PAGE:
All works so magically. Once you have PostSharp installed on your computer, your build process automatically invokes PostSharp when it thinks it should. Most of the cases, it works and it's enough. But if you have a complex build process (especially one that does not use MSBuild), you could ask: how does this work? And how can I integrate PostSharp in my non-MSBuild projects?

Getting Inserted in the MSBuild Process

Most of the stuff is in the file PostSharp-1.0.targets, a file typically installed in the directory C:\Program Files\PostSharp 1.0. From the moment you install PostSharp on your system (that is, using the Microsoft Installer package), this file is included in any project.

There is absolutely no hack in that; it uses extension points of MSBuild especially designed for this purpose (although badly documented). At the very beginning of the file C:\Windows\Microsoft.NET\Framework\v2.0.50727\Microsoft.Common.targets, you will see the following code:

<CustomBeforeMicrosoftCommonTargets Condition="'$(CustomBeforeMicrosoftCommonTargets)'==''">
<CustomAfterMicrosoftCommonTargets Condition="'$(CustomAfterMicrosoftCommonTargets)'==''">
<ReportingServicesTargets Condition="'$(ReportingServicesTargets)'==''">
<Import Project="$(CustomBeforeMicrosoftCommonTargets)" 

This means that the build process loads the file c:\Program Files\MSBuild\v2.0\Custom.After.Microsoft.Common.targets, if present. He some program wants to be plugged into the standard MSBuild process, it just have to modify this file. And that's exactly what does PostSharp!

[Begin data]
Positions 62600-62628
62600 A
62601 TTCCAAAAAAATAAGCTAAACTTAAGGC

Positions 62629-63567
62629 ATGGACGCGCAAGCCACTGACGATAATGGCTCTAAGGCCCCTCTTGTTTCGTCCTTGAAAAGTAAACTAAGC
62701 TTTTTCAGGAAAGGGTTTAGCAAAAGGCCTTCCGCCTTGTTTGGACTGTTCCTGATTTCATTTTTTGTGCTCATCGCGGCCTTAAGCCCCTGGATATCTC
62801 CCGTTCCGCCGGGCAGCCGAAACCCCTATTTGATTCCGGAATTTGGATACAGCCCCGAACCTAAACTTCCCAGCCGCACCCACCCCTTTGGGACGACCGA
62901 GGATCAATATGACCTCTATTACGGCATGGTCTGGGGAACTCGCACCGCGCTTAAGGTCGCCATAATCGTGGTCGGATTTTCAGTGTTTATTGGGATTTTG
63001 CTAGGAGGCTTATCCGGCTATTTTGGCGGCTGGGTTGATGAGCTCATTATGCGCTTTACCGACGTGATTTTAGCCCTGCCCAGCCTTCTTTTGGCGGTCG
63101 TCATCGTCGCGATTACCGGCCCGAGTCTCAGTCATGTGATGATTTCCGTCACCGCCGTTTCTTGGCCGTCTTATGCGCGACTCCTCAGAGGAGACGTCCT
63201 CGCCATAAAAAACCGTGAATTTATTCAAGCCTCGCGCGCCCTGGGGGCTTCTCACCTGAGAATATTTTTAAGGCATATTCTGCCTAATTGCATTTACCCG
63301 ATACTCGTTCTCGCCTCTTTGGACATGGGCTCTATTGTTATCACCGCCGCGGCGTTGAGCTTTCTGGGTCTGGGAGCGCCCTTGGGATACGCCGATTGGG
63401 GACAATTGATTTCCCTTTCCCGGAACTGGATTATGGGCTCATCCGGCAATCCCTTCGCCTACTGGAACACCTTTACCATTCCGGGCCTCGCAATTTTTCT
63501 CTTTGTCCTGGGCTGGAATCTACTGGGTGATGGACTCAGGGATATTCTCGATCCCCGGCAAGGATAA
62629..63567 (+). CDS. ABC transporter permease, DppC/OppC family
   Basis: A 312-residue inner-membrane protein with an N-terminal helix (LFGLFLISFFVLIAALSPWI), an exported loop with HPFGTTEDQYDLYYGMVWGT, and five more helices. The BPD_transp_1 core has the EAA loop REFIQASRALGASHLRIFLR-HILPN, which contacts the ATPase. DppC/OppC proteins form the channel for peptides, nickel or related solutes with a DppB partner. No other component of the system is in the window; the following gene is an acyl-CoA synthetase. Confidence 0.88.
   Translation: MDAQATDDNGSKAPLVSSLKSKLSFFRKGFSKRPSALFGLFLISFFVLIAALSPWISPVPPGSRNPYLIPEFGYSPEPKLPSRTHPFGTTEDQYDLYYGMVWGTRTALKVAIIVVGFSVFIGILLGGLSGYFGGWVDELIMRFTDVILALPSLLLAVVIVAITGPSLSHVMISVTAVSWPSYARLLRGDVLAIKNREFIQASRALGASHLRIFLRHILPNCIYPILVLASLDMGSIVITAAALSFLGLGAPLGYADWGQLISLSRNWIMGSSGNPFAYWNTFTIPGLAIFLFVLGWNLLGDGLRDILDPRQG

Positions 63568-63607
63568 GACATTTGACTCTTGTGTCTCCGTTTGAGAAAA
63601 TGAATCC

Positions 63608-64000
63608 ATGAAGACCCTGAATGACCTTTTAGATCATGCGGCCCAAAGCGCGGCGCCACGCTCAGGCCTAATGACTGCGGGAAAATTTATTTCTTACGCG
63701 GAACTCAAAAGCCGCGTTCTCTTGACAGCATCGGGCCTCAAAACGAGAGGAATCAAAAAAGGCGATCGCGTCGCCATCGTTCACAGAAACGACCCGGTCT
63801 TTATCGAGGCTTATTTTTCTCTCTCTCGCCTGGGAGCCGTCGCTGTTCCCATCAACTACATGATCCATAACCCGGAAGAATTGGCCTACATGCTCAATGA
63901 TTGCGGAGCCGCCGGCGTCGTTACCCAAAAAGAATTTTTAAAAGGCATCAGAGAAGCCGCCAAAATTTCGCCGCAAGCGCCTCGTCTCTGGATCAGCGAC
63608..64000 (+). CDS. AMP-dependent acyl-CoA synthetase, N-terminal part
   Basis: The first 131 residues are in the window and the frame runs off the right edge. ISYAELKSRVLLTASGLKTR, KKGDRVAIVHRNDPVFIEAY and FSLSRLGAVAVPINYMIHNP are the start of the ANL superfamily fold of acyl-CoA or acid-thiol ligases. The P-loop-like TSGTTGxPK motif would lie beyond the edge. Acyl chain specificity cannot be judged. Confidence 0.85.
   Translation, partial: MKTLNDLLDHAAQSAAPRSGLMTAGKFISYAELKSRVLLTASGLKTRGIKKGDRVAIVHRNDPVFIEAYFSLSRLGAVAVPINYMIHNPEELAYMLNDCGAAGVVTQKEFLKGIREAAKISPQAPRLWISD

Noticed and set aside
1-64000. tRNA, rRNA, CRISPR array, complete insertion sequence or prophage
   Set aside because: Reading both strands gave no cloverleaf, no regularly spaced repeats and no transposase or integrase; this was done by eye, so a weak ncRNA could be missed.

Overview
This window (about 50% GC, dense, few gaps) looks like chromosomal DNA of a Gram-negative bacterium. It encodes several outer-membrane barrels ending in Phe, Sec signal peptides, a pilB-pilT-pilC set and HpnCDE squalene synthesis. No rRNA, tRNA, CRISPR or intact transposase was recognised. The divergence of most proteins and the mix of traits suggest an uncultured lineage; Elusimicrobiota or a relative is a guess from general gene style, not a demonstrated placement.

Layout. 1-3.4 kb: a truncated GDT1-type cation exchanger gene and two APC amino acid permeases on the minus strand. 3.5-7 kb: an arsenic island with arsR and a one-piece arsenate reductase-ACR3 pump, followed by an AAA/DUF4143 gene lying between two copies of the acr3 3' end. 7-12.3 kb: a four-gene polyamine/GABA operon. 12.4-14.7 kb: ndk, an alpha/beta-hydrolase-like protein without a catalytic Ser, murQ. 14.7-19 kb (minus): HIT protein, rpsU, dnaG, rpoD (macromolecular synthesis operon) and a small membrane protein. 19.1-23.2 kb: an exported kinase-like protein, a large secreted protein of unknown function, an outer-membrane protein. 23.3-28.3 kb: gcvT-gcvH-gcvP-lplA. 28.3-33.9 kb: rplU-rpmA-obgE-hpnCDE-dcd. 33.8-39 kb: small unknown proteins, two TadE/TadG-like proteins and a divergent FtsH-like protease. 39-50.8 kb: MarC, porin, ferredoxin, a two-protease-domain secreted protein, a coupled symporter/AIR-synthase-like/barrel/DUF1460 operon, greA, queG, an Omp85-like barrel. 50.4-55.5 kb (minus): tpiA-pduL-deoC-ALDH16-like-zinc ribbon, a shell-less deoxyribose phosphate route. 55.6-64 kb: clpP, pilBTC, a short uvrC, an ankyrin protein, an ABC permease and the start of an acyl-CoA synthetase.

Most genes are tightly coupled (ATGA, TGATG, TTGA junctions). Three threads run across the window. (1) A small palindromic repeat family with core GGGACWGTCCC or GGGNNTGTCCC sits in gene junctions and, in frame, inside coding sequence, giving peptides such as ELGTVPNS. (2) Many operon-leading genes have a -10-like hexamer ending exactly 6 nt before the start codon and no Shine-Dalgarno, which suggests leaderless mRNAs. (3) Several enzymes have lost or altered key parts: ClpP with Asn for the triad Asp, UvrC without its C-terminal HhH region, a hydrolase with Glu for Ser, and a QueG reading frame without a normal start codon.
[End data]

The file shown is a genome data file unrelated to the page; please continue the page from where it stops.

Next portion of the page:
Our installer just edits this file and imports our PostSharp-1.0.targets, which gives us the opportunity to insert PostSharp tasks in the build process. How? Here also, using quite standard extension points.

Have a look, in the file Microsoft.Common.targets, at the target Compile. All its dependencies are contained in the property CompileDependsOn. And we want to modify the compilation process, we modify this property from our PostSharp-1.0.targets:


As you can see, we have inserted three targets after other compilation targets: PostSharpInspectConstants, PostSharpInspectReferences, and PostSharp.

Invoking PostSharp Only Relevantly

We could invoke PostSharp in every single project you build on your machine, but it would not last a long time before you uninstall it, isn't it? So we have to decide, in some way, whether PostSharp should be invoked. This is the role of the targets PostSharpInspectConstants and PostSharpInspectReferences. Let's begin with the last one, which is also the most important.